As 1970 came, naysayers said – “See, we are at record levels of production - Hubbert was wrong.” By around ’73 though, it was apparent rate of oil production had already peaked. By definition, the peak is the time of maximum oil production, which for the US was around 11 million barrels per day. And the peak can only be seen in hindsight. We are now down to about half that - and dropping.

More ominously, he predicted that the world would peak in 1995. The geopolitical oil crises of ’73 and ’79 dropped production and hence delayed the peak.

It is now widely believed, even privately among some oil executives, that production cannot be sustained past 2012 - 2015. The largest fields, such as Ghawar in Saudi Arabia, are mature, past peak and dropping. New fields being brought online are much smaller, and will not equal the giants in terms of quantity or oil flow.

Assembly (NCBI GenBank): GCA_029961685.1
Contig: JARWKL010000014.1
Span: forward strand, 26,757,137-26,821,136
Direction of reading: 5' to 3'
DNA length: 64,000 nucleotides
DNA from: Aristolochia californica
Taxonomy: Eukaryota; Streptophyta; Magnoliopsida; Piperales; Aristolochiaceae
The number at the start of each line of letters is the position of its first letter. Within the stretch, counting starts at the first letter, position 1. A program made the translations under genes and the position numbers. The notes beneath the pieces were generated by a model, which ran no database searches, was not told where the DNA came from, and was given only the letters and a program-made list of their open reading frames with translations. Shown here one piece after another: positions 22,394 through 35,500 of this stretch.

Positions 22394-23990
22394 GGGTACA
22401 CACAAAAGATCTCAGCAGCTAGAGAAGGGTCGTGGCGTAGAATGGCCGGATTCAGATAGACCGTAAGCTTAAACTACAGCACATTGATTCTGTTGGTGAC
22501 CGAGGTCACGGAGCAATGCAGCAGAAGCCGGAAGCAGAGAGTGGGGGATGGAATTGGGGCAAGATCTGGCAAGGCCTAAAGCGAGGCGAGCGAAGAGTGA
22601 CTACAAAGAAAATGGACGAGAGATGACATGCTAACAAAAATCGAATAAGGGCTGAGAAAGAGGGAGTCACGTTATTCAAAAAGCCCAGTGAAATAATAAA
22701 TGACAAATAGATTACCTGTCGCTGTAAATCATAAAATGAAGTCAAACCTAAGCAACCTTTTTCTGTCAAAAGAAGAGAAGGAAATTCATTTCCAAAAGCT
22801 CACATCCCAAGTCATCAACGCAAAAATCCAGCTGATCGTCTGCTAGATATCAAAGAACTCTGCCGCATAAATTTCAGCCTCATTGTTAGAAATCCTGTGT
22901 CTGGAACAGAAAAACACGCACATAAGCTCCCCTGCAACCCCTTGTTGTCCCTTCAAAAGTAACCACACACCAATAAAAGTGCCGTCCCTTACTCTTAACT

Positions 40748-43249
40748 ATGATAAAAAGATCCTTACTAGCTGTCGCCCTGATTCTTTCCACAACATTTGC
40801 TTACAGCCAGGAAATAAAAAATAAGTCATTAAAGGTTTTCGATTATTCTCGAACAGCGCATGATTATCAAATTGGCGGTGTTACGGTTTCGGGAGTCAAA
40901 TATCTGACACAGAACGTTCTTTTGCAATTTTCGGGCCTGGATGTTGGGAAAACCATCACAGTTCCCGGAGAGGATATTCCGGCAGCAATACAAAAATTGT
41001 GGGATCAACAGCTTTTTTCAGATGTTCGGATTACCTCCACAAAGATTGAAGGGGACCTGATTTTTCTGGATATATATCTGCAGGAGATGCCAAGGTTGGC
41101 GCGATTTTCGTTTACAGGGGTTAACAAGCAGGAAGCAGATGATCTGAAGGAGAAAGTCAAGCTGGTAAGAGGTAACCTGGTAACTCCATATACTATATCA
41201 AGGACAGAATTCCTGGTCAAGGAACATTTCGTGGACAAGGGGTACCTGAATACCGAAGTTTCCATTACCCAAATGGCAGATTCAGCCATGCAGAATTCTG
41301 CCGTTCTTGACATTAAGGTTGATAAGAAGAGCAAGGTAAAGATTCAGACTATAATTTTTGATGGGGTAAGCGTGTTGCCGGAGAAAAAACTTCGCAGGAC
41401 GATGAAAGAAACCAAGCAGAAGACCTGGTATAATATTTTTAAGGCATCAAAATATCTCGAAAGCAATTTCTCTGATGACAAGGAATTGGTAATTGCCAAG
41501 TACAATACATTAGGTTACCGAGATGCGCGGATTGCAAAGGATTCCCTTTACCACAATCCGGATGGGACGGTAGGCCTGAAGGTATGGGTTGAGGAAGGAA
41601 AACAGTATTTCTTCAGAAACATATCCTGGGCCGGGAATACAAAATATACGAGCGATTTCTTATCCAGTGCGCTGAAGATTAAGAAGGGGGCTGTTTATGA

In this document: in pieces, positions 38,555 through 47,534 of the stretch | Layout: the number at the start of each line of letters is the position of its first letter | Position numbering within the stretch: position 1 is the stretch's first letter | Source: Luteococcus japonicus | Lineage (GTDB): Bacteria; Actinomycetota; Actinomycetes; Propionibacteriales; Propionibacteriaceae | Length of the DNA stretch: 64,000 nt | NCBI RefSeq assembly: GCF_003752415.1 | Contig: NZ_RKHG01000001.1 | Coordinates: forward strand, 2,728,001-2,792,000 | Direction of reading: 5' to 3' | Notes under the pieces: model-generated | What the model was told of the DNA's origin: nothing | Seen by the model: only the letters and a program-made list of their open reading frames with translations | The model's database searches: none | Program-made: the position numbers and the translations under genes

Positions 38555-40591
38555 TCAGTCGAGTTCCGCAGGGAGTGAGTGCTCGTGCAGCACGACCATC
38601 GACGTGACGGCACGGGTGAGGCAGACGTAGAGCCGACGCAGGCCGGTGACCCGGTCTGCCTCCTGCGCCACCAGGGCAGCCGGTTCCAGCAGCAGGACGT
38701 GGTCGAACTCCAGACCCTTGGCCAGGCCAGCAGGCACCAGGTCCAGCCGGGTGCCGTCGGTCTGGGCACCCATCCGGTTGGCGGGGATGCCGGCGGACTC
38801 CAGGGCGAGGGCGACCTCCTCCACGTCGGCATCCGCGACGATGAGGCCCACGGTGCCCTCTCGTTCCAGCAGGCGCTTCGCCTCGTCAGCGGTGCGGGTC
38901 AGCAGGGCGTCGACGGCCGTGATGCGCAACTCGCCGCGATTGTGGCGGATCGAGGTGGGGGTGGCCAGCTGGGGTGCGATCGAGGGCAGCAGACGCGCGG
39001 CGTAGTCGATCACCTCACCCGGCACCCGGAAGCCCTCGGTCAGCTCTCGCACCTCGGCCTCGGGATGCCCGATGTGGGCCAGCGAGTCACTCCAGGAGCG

Hubbert will wind up being off by a couple decades, but no off by centuries as some would have you think.

There is still at least 1 trillion barrels left, not including non-conventional sources, which correlates to 30 years worth at the current burn rate. But since demand is increasing and supply is close to dropping, it portends of further increasing oil prices and market disruption.

It is hard to understate the degree to which the market and mankind is dependant on oil. Most people here now are alive because the resource allowed exponential population growth. Population growth previous to oil, as seen on a chart, is almost flat. By comparison, growth now is almost straight up. Between the forces of exponential population growth, and depleted resources, something is going to have to give.